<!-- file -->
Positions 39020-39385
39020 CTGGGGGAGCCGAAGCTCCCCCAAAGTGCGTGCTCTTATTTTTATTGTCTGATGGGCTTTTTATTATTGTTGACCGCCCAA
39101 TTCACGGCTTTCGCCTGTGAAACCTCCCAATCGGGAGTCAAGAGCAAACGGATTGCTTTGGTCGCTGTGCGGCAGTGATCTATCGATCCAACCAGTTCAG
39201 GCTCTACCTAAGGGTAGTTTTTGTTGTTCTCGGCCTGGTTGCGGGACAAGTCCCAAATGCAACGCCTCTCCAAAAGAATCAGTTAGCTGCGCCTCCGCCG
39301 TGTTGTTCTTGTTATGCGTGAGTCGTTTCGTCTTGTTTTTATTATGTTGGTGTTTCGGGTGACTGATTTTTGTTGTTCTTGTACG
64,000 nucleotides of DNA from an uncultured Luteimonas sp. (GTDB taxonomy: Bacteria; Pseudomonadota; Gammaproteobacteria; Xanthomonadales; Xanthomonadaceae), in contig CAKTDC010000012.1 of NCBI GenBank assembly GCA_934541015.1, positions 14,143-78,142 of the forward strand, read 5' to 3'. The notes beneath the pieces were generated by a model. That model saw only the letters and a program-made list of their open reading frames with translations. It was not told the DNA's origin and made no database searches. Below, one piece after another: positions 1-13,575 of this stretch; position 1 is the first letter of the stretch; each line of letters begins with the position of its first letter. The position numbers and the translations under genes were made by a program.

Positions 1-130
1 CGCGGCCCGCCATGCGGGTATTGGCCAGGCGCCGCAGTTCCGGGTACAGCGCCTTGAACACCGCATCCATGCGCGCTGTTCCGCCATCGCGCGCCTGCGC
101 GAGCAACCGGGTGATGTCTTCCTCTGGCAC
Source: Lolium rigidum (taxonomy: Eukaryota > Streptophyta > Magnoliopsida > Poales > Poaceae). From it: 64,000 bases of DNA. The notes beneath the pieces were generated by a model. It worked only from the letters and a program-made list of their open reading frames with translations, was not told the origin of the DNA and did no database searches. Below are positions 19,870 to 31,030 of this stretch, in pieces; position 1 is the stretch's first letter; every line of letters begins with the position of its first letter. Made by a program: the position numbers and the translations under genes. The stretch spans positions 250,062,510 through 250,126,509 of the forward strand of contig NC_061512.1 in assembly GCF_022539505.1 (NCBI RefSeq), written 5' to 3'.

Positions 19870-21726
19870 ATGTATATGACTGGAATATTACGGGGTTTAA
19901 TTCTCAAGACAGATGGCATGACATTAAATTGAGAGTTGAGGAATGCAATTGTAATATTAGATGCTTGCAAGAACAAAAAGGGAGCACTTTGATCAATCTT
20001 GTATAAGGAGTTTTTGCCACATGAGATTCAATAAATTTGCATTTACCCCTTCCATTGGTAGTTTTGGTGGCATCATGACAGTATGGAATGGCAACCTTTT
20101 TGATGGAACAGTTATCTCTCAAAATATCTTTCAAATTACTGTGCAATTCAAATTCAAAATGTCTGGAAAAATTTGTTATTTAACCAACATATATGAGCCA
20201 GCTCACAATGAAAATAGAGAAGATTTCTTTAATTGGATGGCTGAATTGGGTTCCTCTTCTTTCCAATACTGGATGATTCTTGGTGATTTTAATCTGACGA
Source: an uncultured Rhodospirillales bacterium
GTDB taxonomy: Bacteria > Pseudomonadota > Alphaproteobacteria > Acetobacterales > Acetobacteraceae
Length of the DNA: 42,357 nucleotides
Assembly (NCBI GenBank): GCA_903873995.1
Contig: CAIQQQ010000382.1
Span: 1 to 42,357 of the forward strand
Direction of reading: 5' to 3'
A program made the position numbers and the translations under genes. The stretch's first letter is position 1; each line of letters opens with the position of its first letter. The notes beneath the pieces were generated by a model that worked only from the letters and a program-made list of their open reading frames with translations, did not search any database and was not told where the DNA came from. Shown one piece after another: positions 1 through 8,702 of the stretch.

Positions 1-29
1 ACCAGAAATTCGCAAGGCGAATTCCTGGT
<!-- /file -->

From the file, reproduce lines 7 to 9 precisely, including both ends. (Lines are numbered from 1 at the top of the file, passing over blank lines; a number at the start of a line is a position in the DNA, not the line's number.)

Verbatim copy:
Positions 1-130
1 CGCGGCCCGCCATGCGGGTATTGGCCAGGCGCCGCAGTTCCGGGTACAGCGCCTTGAACACCGCATCCATGCGCGCTGTTCCGCCATCGCGCGCCTGCGC
101 GAGCAACCGGGTGATGTCTTCCTCTGGCAC